So that’s where I am today. I wrote this at the end of watching church from couch and I currently have worship music playing and it isn’t causing a reaction within me.

Do I still ferociously scroll past jesus tiktok? Yes. Do I swipe away from men who talk about ‘Jesus’ in their dating profile?

Also yes.

My faith has dramatically changed since Meghan the high schooler who sang on the worship team and went to youth group every Sunday night and went on mission trips to Mexico on spring break, and attending Christian concerts and music festivals.

I’ve been on mission trips to 13 countries and attending a Christian university, I’ve worked at three churches at one time.

And even though parts of those things hurt me and changed pieces of me in ways I might not get back, there are moments that I don’t want to give away either.

The beautiful thing about something breaking is that when you put it back together again you can choose different.

You can choose to see the pieces in a different way and create something new.

Faith is not a piece of Ikea furniture.

You can get creative.

So, this is where I live now. Continuing to write a fiction story that is helping me unearth and replant things, that’s help me to clean up and see the beauty in certain places.

Emptying my head of the Christmas lights to find out which are broken and deciding which strands can be fixed and which need to be tossed.

If you’re on this journey and need to throw all the lights out and start fresh- do it. If you need to be like me and replace the broken bulbs with new ones- do it.

There isn’t a science to building up what was broken.

Once again; faith is not a piece of Ikea furniture.

Be creative and kind to yourself.

With love,

Meg

Honest, hope is a verb

a late april easter

My faith has been elastic the last few years.
It has stretched out to fit big truths that need to be held and it has been scrunched down to fend off words that don’t need to be kept.
I believe that there has been times where it has broken and torn and then stitched back together to try again.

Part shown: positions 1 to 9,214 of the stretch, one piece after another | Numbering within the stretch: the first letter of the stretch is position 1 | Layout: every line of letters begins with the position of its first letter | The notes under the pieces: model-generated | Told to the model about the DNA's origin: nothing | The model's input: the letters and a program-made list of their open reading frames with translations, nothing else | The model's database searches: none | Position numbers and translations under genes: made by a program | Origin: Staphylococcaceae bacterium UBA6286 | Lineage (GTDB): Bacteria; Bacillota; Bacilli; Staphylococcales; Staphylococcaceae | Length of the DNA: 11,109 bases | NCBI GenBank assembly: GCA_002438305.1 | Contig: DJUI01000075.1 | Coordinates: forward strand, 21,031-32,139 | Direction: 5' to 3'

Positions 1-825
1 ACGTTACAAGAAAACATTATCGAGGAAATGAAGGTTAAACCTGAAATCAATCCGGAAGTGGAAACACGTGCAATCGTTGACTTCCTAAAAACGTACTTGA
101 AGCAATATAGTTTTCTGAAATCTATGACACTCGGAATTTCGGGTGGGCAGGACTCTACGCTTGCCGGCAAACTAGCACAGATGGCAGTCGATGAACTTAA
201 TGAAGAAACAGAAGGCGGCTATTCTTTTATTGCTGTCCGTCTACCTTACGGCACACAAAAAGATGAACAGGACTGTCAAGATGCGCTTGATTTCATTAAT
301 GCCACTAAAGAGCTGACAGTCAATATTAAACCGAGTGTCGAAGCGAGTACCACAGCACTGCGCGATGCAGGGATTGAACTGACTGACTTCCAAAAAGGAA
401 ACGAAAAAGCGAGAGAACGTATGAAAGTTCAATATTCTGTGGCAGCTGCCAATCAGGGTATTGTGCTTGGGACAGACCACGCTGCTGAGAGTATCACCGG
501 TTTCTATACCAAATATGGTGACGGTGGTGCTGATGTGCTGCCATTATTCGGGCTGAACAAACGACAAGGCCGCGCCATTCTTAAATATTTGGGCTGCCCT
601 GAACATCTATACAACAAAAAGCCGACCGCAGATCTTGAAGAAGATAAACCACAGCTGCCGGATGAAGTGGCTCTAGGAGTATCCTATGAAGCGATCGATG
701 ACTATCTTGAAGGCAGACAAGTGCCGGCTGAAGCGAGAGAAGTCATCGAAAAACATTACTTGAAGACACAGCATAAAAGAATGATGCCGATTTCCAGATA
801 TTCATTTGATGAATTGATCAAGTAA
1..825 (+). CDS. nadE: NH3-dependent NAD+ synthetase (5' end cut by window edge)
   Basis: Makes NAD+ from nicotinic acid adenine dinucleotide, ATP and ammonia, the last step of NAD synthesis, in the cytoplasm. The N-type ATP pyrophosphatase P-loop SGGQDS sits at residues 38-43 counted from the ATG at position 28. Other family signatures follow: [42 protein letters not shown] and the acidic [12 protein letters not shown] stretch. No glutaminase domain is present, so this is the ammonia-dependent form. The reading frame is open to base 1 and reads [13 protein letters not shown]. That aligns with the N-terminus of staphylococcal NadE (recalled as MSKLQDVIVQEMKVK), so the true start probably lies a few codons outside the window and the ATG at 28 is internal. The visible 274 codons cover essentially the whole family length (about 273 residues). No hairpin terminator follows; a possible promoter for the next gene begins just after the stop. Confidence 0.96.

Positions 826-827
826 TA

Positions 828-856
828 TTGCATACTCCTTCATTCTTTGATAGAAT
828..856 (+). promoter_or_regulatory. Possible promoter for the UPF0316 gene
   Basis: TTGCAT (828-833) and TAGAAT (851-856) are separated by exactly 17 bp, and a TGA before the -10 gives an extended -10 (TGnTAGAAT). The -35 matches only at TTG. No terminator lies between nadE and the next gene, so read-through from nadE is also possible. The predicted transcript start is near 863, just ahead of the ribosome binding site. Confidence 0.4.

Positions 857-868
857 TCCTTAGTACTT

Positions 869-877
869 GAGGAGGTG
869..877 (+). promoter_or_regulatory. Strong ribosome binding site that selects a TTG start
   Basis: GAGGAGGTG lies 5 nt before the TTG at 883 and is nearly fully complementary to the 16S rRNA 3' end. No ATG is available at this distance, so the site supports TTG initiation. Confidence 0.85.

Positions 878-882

My faith has for all purposes, changed and I’ve been given a fresh perspective on what it looks like.
I know it seems incredibly stereotypical of me to write about Jesus on Easter but, the Jesus I’m going to talk about is one I’ve found never in a place Jesus “should” be.

I’ve been finding Jesus at bars or parties, I’ve been finding Jesus in my anger and confusion and loneliness.
I’ve been finding Jesus in my mess, my literal mess in my room.
I’ve been finding Jesus in moments eating taquitos and in text conversations with my roommate.
I’ve been finding Jesus in people who would never deem themselves people with Jesus.

A little over a year ago I wrote a blog at a bar entitled “In the midst of it all” where I talked about being unsure in my faith. And in this last year I have gone to church less than I ever have and I think in doing so I’ve made space to find Jesus in places I didn’t think I could or ever would.
I’ve always been an advocate for choosing to see the good in everything everywhere. Of choosing to see the holy, the lovely and the Christ in everyone and everything.
Sometimes, that’s easier to me without the lenses of the church. I’ve always gone to church out of habit, out of requirement- not that anyone ever told me I had too, but I just thought I was supposed too.
And this year I felt the freedom to step back when I needed too and to take a breath when I needed too and to step back in when I needed too. And to choose to go when I didn’t want to but truly felt I should.

And it changed something inside of me.

I believe I changed in a way where I became capable of loving more, and loving with less borders and also giving more boundaries to my love out of protection of my own self.
I think of this on Easter for many reasons.
To me, this year, Easter is a reminder to keep going. To keep moving forward.
To keep living.
To keep choosing to see love in people and don’t be held up by walls.
To see people who they are.
To see people with eyes that aren’t full of hate but of hope.
To me Easter is a reminder to keep seeing people.
I have a bracelet on my wrist that I bought for my baeby sharks. The inside of it has in scripted “keep fucking going”.